Run your crew to find loot, escape space police, and survive against a semi-sentient race of humanoid machines whose sole task is to harvest worlds.
Core Space is a sci-fi skirmish combat game with dice rolling, character building/leveling up and inventory management mechanics. Core Space is a gameplay system on which you can play whatever mission you’d like, with all kinds of victory conditions. However, the base game comes with several missions and mechanics for running a full campaign. Plus, the 3D terrain is amazing.
Since Core Space does provide a whole game system, we simply can’t cover all the details on gameplay. Suffice it to say, characters can move, and they can shoot stuff. We’re going to focus on all the game mechanics which set Core Space apart, of which there are plenty!
If you’re playing a campaign (which you super should), you’ll select your crew. The game comes with plenty of characters to choose from, each with a point cost listed in the bottom left corner.
In this case 57 points.
Each character has their own stats: Health (self-explanatory), Actions (actions per round), Skill (how many skills uses per game), and Career (overall advancement) and some with unique skills as well. But they also have a class, which fits very nicely into the character tray. There are multiple classes to choose from, and they each have their own skills that characters can put points into to get better at that skill.
An aspect that I really like about Core Space is that skills are interesting! Rather than skills being just “+1 to hit with pistols” or whatever, skills in Core Space are more like activated abilities. For example, the Level 1 Disarm action lets you literally disarm an opponent and throw their weapon away! Which leads nicely into discussing how Core Space does equipment.
Each item in the game is represented by a token. Some tokes are big, and some are small. Each character can only hold as much as will fit in the item slot of their character board. So Jace up there is holding an energy pistol, a combat sword, and extra ammo. If he wants to pick up something else, he’s going to have to drop something he’s holding. The item gets dropped into the game map, to be picked up by someone else later.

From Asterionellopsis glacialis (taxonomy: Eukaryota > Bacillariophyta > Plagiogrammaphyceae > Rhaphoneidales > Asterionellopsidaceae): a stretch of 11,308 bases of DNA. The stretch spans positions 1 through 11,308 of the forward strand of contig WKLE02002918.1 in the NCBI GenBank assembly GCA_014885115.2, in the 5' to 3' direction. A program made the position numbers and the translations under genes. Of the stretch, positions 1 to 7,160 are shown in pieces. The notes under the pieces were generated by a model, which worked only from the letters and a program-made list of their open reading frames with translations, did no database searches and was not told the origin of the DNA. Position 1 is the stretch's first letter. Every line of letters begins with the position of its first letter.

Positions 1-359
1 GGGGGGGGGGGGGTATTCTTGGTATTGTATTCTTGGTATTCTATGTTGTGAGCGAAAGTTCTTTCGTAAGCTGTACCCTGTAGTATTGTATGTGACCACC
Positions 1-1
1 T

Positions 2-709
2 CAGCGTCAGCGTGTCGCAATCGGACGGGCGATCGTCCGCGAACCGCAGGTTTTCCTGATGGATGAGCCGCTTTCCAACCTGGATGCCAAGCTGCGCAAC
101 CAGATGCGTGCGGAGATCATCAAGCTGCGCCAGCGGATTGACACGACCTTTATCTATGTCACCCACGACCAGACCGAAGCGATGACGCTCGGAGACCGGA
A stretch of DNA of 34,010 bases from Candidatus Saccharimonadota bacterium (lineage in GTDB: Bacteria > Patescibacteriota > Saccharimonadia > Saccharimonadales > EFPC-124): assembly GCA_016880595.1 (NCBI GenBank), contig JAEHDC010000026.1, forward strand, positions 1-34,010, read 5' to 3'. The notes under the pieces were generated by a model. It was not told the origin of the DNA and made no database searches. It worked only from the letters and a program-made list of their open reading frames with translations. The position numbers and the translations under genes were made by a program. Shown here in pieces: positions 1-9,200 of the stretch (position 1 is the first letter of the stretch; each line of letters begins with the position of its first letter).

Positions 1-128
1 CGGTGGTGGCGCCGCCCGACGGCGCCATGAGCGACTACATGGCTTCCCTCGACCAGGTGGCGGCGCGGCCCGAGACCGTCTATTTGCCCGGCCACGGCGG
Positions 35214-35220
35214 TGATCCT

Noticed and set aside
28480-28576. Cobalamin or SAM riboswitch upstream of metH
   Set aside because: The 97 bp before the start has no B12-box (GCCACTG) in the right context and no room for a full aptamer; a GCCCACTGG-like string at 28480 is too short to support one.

He might want to drop that pistol, or else he might draw the attention of…
The Purge are a race of robots bent on not only destroying all life but consuming their biomass for some unknown purpose. Fun!
While the players are battling each other, or the Galactic Corps, Security, random gang members or whoever happens to be walking by, they all will need to eventually deal with The Purge. The game uses a Hostility Tracker, which increases naturally over time, but also with every ranged attack. Gunfire draws attention.
As the Hostility increases, the effects of the Events cards increase as well, usually badly.
But not always!
The Purge add a really interesting development to any mission. While a 1-on-1 scenario is pretty straightforward, a three-player free for all is a much different situation since The Purge are the enemies to everyone, maybe Traders and Security team up until The Purge is dealt with. Or maybe you plan a sneaky pincer move, using The Purge as your other flank. There are way more options when you’re in a battle like that.
There is obviously way more to cover that we didn’t touch on. But, for me, I think these are the major highlights of Core Space. These are the main mechanics that set the game apart.
As a fan of character progression and high levels of customization, like in Necromunda and Aristeia!, Core Space is something I’m excited to play. Which is great because Battle Systems Ltd. were kind enough to send me my very own copy to play and review! #NotSponsoredButIWishIWas #PleaseSponsorMe
I played through the training mission, “Salvage Run,” which gave me just enough to get excited to play again. Not only am I excited to play again since the gameplay is smooth and engaging, but also to see what cool equipment I can find, trade, barter and steal.